At the time, many of us at Schwab knew online trading was becoming commoditized and would eventually be a loss leader for other value-added services. Could we be seeing the same thing happening with investment portfolio management? Perhaps.
Wise Banyan (a newly launched robo-advisor) recently announced they’re offering portfolio management for free. Vanguard, Schwab, Wealthfront, Betterment, and Personal Capital are all offering low-cost portfolio management services as well. Their fees typically start at 25bps, which are a fraction of what a typical broker or mutual fund salesperson charges. Michael Kitces provided a good summary of venture capital chasing the robo-advisor market. Clearly, not all of these firms can survive, but some will fundamentally disrupt large segments of the financial services industry.
With an estimated 300,000 advisors servicing investors today, our fragmented industry is ripe for consolidation. Bob Veres has been blogging about this for a while. Many investment-only advisors will race to the bottom in trying to deliver a superior service while their margins erode from fee compression. On the other side, alpha-seeking advisors will likely continue to disappoint through investment strategies and tactics that result in market-lagging performance…and, more importantly, missed investor expectations.
What do you need to do as an advisor? Take 3 steps now:
- Become a 360 Wealth Advisor: You need to move beyond investment management and even financial planning. You need to take a proactive, consultative role in your clients’ lives to address their broader needs from retirement income to healthcare to legacy planning. Wealth management isn’t just for the wealthy. Anyone who is concerned about their family and community needs the services of a Personal CFO that can orchestrate all the pieces of their financial life—in conjunction with their expert team. Here’s a great way to start. But don’t go it alone; you’ll need a strong “expert team” as well.
- Build your Expert Team: In the olden days it might have been enough to have the name of a CPA in your rolodex, or even an Estate Planning Attorney to draft a will on occasion. But to truly be a 360 Wealth Advisor, you’re going to need strong relationships with eldercare professionals, private fiduciaries, reverse mortgage specialists and a contact at your local Social Security office (among others). You think the discount advice providers and robo-advisors will do that for their clients? No way. And if you need some guidance on how to best build those teams, you can get some insights here.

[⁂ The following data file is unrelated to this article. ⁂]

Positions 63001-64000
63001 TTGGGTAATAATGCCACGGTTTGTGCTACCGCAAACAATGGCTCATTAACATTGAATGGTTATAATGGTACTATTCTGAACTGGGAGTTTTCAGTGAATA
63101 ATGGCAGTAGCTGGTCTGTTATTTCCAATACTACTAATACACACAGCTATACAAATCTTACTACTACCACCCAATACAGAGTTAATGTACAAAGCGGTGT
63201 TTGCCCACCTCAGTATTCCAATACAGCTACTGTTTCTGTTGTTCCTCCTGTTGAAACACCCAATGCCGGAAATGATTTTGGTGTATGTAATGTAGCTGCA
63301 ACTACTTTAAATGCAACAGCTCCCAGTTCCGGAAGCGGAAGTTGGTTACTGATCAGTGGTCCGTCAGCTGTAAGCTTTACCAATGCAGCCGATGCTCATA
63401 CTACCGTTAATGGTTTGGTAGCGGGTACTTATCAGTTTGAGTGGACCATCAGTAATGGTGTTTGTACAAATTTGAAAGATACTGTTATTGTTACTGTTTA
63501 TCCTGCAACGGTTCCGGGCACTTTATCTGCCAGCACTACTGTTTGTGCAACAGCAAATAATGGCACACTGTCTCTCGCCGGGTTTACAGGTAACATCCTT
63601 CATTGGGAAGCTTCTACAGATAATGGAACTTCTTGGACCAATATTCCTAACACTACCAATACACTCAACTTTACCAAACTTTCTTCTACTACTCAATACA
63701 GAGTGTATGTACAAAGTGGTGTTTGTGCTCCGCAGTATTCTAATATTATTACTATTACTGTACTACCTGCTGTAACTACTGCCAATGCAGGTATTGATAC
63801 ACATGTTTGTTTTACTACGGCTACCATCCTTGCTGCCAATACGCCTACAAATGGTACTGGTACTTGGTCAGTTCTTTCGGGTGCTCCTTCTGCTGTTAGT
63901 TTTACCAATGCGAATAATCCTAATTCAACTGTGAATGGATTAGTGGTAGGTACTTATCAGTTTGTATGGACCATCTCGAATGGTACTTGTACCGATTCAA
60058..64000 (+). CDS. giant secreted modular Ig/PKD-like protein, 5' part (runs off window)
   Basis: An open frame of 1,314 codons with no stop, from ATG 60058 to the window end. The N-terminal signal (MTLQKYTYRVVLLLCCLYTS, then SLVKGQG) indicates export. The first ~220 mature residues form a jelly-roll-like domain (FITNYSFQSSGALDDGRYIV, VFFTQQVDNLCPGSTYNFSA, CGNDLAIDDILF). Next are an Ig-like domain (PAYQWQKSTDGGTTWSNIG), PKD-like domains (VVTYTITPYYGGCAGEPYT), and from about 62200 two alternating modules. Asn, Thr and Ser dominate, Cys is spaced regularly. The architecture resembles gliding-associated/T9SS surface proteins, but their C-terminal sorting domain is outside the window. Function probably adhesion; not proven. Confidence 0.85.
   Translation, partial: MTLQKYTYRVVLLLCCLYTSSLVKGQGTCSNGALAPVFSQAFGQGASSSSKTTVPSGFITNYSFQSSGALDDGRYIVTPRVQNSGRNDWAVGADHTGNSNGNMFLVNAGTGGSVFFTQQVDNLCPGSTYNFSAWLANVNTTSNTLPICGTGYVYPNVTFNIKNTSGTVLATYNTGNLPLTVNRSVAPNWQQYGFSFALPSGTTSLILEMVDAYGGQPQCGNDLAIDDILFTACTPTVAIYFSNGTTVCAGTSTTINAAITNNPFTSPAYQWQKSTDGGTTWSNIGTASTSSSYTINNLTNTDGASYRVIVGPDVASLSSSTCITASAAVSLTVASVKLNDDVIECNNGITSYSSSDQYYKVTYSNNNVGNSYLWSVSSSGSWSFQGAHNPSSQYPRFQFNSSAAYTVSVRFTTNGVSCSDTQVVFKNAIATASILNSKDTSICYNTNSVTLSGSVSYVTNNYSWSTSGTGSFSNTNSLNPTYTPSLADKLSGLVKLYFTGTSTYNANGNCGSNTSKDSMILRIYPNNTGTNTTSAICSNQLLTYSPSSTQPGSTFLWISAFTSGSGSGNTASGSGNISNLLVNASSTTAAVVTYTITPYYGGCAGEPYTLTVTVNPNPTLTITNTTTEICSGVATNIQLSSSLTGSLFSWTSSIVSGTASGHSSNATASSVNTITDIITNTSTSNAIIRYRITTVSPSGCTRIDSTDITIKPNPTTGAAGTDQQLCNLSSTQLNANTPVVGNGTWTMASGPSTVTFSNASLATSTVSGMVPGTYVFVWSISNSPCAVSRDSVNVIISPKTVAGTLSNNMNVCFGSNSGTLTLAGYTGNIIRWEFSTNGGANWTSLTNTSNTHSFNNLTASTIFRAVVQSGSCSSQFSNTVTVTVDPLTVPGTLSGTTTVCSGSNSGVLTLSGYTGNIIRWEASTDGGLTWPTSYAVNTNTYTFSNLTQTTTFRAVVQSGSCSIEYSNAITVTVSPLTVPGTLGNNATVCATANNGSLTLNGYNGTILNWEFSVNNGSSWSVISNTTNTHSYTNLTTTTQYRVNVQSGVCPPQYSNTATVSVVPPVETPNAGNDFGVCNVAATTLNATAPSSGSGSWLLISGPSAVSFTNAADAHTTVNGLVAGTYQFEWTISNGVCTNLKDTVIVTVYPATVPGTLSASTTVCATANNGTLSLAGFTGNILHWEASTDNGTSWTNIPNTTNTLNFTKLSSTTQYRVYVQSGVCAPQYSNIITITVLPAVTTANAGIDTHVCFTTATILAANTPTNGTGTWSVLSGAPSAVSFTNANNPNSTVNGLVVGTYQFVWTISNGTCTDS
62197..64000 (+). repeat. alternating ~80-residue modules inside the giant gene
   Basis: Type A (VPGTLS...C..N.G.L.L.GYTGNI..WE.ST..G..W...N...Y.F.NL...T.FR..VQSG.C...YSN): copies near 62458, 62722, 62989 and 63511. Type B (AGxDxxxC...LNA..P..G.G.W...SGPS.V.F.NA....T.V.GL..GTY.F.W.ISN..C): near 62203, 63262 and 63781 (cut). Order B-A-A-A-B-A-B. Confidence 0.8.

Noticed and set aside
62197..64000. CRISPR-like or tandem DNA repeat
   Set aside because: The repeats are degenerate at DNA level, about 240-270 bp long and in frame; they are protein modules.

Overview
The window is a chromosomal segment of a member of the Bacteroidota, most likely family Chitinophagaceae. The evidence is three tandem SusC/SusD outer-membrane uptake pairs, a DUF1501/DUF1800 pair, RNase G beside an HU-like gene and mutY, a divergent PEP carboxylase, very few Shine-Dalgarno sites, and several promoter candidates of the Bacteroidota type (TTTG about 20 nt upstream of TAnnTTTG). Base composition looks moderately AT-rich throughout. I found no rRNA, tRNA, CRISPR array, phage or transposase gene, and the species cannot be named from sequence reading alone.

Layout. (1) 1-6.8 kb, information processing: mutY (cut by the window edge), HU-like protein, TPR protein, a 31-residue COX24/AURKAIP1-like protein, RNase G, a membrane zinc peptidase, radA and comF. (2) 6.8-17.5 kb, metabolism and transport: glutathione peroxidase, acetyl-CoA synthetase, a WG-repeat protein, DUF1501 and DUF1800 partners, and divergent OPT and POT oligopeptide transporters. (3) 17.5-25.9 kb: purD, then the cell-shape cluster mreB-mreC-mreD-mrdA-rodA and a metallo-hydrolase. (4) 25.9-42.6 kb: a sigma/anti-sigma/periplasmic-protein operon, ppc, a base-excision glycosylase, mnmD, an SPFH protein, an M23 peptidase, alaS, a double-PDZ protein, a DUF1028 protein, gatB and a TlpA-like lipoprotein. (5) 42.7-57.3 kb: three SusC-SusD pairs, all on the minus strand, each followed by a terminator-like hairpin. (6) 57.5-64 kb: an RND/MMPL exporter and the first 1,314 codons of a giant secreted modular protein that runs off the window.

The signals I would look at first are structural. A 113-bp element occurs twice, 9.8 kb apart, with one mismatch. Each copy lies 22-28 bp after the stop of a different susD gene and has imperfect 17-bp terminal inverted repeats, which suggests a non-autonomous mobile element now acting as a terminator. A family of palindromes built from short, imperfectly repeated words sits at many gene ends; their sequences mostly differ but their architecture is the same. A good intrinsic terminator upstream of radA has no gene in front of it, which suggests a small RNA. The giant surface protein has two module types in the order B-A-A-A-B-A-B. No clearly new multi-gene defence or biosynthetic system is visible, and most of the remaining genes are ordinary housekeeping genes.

- Your Brand is Your Reputation: If you haven’t “Googled” yourself lately, you better start. And don’t just do it online—take it offline and start asking your existing clients what they think you do. William Chettle, Loring Ward’s CMO, provided some great ideas on what you need to look at to ensure your reputation precedes you in prospective client conversations. You want to ensure your “personal brand” extends well beyond the commoditized world of investment management. Once you’ve done your audit, then it’s time to think about whether you’ve built a referable practice.
With every challenge there’s opportunity. Online trading is now such a commodity that some firms are giving it away for free—including Merrill Lynch. (Ironically, it was Merrill’s CEO that once said that online trading was bad for Americans). Soap, salt, gasoline and water are all commodities as well. Yet brands like Dove, Morton’s, Chevron and Evian continue to command a premium.
Will you deliver enough value to differentiate yourself from the discounters and robo-advisors? I believe the solution is simple in the wealth advisory business. Do what the machines, the aggregators and the algorithms cannot: offer personalized, 360 advice in conjunction with your expert team.
IRN R 14-213 (Exp 4/16)